A Financial Model For Cocoa Farm Rehabilitation and Income Diversification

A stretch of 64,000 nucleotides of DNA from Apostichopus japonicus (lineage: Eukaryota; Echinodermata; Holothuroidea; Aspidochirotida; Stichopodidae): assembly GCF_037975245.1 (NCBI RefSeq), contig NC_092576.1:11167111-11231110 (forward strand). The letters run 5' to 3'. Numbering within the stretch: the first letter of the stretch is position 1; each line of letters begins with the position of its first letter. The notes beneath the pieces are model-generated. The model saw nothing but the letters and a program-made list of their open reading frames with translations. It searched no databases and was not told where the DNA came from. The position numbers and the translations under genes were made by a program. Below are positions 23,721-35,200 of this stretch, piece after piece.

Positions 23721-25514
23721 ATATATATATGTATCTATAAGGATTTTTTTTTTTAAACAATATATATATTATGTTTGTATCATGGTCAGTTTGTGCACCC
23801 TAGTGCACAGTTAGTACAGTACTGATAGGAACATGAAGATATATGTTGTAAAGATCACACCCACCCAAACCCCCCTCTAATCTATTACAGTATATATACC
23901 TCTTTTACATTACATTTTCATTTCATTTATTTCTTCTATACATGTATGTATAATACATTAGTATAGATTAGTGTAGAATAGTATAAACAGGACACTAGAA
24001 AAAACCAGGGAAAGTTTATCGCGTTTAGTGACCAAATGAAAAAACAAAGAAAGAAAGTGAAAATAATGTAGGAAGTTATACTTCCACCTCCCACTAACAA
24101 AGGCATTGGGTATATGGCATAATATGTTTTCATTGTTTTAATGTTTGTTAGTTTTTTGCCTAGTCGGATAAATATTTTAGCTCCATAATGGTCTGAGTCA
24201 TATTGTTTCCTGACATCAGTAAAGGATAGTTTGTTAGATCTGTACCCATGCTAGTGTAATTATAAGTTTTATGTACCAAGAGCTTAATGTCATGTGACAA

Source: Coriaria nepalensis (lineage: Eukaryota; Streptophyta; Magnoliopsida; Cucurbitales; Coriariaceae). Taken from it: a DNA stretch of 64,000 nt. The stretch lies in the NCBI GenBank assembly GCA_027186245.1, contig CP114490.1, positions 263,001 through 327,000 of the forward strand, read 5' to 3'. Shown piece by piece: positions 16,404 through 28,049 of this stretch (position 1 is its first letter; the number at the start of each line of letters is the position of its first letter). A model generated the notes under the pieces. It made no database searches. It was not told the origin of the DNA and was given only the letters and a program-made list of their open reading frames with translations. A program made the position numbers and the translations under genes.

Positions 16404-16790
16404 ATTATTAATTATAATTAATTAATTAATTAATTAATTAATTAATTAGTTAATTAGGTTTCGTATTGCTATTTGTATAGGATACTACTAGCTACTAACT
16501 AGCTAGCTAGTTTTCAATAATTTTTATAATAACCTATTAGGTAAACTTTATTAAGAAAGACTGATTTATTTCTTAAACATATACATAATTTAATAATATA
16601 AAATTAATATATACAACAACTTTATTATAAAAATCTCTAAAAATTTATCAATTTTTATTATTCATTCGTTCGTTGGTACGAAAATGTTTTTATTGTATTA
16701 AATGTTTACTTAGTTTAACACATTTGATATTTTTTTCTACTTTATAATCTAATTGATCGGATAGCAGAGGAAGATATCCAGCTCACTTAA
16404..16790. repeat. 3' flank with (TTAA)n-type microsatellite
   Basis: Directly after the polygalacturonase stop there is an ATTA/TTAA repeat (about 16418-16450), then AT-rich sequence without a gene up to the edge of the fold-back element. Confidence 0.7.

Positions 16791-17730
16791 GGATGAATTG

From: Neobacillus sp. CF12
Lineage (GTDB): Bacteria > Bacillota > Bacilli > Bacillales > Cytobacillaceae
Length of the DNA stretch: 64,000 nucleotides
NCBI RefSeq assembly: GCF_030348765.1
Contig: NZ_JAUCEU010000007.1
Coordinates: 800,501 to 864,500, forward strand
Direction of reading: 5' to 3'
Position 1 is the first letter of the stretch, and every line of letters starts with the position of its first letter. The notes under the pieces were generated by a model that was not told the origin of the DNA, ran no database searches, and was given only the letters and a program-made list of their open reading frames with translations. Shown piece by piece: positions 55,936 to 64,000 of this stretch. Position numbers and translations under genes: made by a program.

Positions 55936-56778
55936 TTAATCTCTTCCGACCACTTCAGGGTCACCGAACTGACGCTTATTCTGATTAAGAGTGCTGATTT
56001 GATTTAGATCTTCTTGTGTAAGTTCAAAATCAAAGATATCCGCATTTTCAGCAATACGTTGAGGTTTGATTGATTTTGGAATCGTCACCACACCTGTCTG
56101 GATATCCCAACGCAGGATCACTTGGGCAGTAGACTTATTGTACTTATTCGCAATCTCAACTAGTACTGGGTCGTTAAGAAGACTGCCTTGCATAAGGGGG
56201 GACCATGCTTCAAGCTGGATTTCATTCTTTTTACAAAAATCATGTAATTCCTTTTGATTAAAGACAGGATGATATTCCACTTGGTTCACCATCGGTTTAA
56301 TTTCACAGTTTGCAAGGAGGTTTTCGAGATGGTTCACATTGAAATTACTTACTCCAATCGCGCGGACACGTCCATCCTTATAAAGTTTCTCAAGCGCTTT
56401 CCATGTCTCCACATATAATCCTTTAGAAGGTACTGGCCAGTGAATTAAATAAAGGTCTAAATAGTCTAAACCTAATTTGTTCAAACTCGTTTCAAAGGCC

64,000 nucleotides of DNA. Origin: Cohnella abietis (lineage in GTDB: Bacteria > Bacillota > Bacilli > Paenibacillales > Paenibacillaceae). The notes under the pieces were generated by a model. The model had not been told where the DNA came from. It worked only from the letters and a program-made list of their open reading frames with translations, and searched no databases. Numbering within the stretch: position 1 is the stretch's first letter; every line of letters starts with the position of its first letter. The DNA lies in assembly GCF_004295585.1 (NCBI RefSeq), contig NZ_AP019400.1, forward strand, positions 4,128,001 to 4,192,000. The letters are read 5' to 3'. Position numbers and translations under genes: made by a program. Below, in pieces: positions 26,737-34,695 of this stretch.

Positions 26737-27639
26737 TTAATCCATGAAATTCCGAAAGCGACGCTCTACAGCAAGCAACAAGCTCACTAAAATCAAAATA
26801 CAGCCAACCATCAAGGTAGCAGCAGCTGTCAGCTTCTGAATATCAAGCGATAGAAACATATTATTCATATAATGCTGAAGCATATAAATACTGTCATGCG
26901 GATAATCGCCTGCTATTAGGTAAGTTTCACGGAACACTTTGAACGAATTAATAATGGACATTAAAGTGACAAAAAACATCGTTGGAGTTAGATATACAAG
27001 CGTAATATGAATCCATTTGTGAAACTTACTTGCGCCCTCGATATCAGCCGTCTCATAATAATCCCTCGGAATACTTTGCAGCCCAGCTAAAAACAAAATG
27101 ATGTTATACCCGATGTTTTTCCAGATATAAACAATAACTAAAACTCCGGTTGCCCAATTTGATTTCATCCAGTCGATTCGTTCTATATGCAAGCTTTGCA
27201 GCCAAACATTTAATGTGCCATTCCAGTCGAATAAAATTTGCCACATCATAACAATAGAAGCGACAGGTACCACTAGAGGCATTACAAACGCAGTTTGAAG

There are several challenges in Ghana’s cocoa sector related to the link between productivity, deforestation, and land tenure. Historic government-held rights to shade trees combined with a desire to boost cocoa yields incentivized the removal of shade and promotion of sun-grown cocoa. This resulted in only short-term productivity increases, large losses in biodiversity and carbon stocks, and an increase in forest degradation and deforestation. After short-term productivity boosts, yields in sun cocoa decline. Elsewhere, shaded cocoa farms have not been replanted and old cocoa trees have declining yields. As a result, up to 40 percent of cocoa farms in Ghana have low productivity and need to be replanted. However, farmers and communities lack the financial and labor resources to replant old trees with new hybrid varieties and many farmers have insecure tenure that prevent or discourage replanting old farms. Farmers have low incomes, food security and nutrition challenges, and limited access to credit to borrow money to invest in their farms. They need information and training on best practices to rehabilitate old cocoa farms, and may need help to improve tenure security. The first two to three years of a cocoa farm are critical to develop a strong and productive cocoa tree. Implementing the best agronomic practices during this period reduces longer term risk to the farmer by helping ensure that the trees will become productive assets that generate cash flow and increase farmer livelihoods and food security. Farmers also require knowledge and tools that assist with key land use decisions, such as whether to invest in cocoa and/or other competing crops (food crops, rubber, palm oil).